Hello. I'm curating an exhibit that comes out of a community oral history project and need to incorporate audio into the design. We are planning to use QR codes that visitors can scan using cell phones; the audio tracks will live on our website as a digital component of the exhibit. We decided that this would be the best way for visitors to listen to short excerpts from the interviews; we don't want to pay for hardware that people may be reluctant to use anyway, want to give people the choice to listen, and have too many clips in too small a space to play them as ambient sound.Does anyone have experience using codes to access audio and have comments or suggestions regarding the process, user experience, and overall results? Do you have recommendations (or warnings) regarding the companies that generate the codes? Thank you!
Sincerely,Sarah GordonCurator, Reher Center for Immigrant Culture and HistoryKingston, New Yorkcurator@rehercenter.org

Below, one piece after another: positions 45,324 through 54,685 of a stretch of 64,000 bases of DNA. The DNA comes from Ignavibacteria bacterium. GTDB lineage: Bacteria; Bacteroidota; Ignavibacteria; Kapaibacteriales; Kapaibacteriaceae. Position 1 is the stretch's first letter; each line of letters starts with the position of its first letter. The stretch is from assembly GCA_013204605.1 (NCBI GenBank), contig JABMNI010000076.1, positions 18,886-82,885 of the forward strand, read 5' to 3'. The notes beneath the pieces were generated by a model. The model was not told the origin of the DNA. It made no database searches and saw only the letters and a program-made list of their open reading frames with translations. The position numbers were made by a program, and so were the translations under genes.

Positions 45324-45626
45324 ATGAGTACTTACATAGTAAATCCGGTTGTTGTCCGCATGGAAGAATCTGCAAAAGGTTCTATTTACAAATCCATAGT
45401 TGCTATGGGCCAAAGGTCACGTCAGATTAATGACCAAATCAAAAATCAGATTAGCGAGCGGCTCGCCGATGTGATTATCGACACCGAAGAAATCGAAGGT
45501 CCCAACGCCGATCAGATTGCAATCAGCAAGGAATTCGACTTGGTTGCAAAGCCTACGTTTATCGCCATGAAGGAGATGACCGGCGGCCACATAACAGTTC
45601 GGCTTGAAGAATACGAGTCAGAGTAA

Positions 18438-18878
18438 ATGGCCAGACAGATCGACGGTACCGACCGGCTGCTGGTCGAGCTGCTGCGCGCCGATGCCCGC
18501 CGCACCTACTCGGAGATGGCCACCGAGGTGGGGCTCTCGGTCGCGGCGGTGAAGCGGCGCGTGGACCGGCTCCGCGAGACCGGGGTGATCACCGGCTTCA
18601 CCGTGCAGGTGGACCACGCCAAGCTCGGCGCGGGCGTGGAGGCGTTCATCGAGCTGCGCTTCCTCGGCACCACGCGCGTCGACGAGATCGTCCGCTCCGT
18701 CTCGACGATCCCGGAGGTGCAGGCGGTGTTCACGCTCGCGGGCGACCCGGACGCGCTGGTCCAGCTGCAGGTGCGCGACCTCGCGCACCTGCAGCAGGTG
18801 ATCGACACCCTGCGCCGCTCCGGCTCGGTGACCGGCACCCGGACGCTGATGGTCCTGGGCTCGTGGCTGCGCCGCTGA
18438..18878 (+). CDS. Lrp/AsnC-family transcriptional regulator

Hello, Sarah.Sounds like a good use for QR codes.
Some good suggestions here about generating the codes and hosting the files, but (as @Lisa Falk mentioned), I'd emphasize the importance of including short and clear text that explains what the QR code does - "scan with your phone to listen to this oral history" or something to that affect. We've created a QR code style guide that incorporates short and longer text options and visual requirements for consistency. And to that end, one important thing that maybe goes without saying but I'll say anyway: test the generated code in the actual context it will be used - actual size, placement, lighting conditions, and the distance visitors will need to be away from the code. Verifying that it works well in the real conditions should help remove at least one source of potential frustration (this has been learned the hard way in our organization).
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